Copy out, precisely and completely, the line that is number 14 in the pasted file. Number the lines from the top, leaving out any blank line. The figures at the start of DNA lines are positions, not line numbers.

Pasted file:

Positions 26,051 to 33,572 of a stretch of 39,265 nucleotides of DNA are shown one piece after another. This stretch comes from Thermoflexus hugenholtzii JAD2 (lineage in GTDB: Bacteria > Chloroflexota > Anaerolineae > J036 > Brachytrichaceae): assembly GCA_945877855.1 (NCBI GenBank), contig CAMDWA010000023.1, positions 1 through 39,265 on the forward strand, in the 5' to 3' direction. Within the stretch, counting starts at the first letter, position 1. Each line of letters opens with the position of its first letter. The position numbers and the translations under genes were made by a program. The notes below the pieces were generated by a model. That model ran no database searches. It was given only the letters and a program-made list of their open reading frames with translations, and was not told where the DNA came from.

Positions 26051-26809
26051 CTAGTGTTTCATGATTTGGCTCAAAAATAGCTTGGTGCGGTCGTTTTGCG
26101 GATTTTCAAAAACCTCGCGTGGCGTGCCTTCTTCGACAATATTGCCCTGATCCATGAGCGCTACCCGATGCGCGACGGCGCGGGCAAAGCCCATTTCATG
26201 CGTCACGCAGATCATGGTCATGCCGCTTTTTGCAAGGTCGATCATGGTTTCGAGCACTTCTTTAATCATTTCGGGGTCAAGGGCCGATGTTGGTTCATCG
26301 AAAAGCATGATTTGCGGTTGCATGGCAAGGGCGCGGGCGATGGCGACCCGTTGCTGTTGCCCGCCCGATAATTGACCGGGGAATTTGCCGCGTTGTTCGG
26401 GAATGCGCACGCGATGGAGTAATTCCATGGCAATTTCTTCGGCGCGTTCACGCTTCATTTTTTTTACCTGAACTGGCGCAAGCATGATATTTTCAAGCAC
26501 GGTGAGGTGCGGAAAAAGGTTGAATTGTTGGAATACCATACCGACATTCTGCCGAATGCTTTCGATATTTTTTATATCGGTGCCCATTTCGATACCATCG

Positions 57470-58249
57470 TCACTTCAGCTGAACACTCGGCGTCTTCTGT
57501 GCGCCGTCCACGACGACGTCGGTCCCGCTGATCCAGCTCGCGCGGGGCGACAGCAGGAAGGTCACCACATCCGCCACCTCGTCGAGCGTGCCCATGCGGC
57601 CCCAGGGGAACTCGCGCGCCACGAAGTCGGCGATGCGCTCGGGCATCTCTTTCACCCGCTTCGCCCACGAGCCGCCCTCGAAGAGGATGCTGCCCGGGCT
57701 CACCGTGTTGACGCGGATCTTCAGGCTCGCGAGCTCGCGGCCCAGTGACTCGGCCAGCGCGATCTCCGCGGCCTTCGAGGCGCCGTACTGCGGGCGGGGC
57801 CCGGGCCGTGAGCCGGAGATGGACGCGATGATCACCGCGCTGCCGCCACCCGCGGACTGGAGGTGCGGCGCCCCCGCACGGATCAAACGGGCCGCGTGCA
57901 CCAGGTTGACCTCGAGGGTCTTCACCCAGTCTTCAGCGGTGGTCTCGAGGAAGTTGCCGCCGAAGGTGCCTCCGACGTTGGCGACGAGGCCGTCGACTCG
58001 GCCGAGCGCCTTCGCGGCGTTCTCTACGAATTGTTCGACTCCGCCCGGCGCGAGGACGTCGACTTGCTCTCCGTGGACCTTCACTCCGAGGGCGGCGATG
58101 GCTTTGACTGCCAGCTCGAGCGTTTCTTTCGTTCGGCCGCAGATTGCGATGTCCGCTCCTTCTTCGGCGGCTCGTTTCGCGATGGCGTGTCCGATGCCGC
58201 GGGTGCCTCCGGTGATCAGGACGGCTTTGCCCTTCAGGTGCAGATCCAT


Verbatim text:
57801 CCGGGCCGTGAGCCGGAGATGGACGCGATGATCACCGCGCTGCCGCCACCCGCGGACTGGAGGTGCGGCGCCCCCGCACGGATCAAACGGGCCGCGTGCA